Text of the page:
The day-to-day operation of the drum requires taking temperatures in the morning and the afternoon, collecting compost in the morning and afternoon, and regularly unloading compost from the drum (once preliminary pasteurization requirements have been met).
Food to be composted comes from one all-you-can-eat dining area, and one vegan single-plate-serving café. Students scrape their plates into a 20-gallon compost bucket located at the dish room. Buckets of food to be composted are picked up by the Recycling crew and transported in a pick-up truck, to the composting area. The cafeteria is approximately 1 or 2 tenths of a mile from the composting area.
The drum holds about 6 cubic yards. Food loaded into the drum takes approximately 2 weeks for the preliminary decomposition to be completed. The compost then spends about 4-6 months in curing piles, a.k.a. the Vector Attraction Reduction stage. There are seven piles at all times, varying from newest to oldest. We weekly fluff the curing piles, bi-weekly turn the piles, and bi-weekly screen a finished pile.
Compost is loaded once on Sunday, during the afternoon, and no compost is loaded on Saturday.
We chose a carbon source of woodchips and sawdust for the GreenDrum. Through extensive testing we have found that a 1:1:1 combination of Food : Woodchips : Sawdust, by volume, creates the best compost. More importantly, this ratio creates a better environment for the thermophilic, aerobic bacteria to thrive.
For the Fiscal Year starting in August 2008, we have been getting anywhere from 300-500 lbs of food waste EACH DAY from the two cafeterias on campus, combined. We have found that this is the maximum amount that our drum can handle. In fact, we occasionally have to throw away some of this food waste for various reasons.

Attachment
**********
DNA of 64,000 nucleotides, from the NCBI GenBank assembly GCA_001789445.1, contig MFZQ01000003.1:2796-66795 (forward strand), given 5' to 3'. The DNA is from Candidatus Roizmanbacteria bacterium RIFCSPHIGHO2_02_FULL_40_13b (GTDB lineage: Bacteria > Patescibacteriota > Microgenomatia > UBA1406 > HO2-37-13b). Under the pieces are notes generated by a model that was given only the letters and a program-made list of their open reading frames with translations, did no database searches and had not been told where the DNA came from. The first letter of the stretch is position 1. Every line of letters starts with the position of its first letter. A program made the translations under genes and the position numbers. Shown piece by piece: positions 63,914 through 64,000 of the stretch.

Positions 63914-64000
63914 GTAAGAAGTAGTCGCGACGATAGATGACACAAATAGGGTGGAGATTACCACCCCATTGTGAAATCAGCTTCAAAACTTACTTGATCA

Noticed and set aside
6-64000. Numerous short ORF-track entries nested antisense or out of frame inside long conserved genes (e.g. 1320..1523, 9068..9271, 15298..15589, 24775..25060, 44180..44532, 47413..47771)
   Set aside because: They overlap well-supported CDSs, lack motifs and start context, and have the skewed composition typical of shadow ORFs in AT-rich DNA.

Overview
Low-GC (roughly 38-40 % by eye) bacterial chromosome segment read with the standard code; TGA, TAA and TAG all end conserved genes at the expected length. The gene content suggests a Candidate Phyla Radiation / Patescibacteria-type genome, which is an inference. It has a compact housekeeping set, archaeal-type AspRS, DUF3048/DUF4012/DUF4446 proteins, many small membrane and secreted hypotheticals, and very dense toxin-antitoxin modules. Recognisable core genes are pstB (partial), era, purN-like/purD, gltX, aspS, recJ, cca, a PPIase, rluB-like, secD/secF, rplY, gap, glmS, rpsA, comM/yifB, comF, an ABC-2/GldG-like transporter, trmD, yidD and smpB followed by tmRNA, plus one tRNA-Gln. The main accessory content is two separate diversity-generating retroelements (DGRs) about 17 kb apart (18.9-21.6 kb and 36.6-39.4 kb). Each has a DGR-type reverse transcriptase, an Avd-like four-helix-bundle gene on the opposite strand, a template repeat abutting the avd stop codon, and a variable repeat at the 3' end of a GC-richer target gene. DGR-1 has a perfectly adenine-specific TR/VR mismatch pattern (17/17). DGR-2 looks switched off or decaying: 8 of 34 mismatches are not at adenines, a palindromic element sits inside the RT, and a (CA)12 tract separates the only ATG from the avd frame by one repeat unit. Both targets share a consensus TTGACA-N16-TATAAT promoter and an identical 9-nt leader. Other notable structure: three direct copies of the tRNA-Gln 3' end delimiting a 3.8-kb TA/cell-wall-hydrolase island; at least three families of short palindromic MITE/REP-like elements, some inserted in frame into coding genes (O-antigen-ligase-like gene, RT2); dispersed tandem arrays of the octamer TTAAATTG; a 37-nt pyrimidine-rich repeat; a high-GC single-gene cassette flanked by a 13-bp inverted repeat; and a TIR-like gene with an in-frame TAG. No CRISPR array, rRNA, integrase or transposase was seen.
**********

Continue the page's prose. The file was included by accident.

The GreenDrum, and all of its constituents, are run off of a single phase panel. The drum turns for about 5 hours during loading, taking temperatures, unloading, and the scheduled evening hours (see Torque Panel). The auger and mixer run for about 90 minutes, total, during loading in the morning and afternoon. The fan is on at all times, except when unloading, or during maintenance.
We also test the moisture content of the piles and the drum using a moisture meter. We monitor the smell and look of the compost whenever taking temperatures or unloading. This testing is not required by DENR but it is necessary for the proper assessment of the compost.
We have found that compostable dishware creates issues when introduced into our system: the stiff plates and cups and corn based flatware get caught up in the auger. We are also already at or exceding our maximum capacity for food which can fit in the drum. For these reasons we have decided not to process compostable dishware. However, we hope that the compostable dishware will degrade in the landfill.
Smells and Flies
If the compost is actually composting correctly, the smell should be pleasant, a rich chocolatey decomposition smell... it's an acquired taste. However, an increase of anaerobic activity is indicated by a bad smell, this means an adjustment needs to be made for proper aerobic bacteria growth. Flies are a constant annoyance, but they disappear with the coming of colder weather, and there are more in our office most of the time anyway.